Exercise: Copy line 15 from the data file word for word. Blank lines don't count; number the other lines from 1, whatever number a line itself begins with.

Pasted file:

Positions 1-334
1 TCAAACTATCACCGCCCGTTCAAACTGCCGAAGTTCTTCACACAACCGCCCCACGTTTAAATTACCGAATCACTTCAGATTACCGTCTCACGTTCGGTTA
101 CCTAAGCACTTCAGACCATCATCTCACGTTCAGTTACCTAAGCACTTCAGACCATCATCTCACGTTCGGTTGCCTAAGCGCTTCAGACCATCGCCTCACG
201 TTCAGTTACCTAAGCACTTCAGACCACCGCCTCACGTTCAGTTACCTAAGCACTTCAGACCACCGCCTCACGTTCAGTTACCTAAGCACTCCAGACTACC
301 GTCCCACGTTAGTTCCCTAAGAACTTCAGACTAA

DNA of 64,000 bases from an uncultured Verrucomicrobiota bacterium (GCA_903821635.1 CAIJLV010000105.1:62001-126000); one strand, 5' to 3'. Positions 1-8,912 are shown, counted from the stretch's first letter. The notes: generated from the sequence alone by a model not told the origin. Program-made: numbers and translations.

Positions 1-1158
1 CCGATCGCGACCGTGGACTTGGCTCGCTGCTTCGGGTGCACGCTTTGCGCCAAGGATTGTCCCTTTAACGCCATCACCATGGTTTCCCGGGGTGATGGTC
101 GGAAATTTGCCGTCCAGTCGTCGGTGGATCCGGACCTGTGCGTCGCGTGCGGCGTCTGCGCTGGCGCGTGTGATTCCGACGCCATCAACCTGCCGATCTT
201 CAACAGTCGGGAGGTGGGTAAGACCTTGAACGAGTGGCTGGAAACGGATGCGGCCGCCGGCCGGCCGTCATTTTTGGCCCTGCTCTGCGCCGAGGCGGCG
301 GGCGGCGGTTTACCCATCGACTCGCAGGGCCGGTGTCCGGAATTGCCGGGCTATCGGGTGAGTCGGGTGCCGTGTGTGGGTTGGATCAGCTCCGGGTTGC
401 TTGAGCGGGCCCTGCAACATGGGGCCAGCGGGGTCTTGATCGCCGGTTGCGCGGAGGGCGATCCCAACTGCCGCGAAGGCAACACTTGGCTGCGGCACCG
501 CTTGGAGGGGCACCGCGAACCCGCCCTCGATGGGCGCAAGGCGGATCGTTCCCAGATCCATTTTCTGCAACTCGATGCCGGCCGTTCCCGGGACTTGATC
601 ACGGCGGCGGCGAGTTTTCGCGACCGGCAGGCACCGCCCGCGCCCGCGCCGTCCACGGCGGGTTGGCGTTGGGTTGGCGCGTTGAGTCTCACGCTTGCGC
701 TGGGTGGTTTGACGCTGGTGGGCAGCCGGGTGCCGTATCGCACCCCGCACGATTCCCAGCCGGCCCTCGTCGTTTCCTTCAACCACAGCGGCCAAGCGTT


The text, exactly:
701 TGGGTGGTTTGACGCTGGTGGGCAGCCGGGTGCCGTATCGCACCCCGCACGATTCCCAGCCGGCCCTCGTCGTTTCCTTCAACCACAGCGGCCAAGCGTT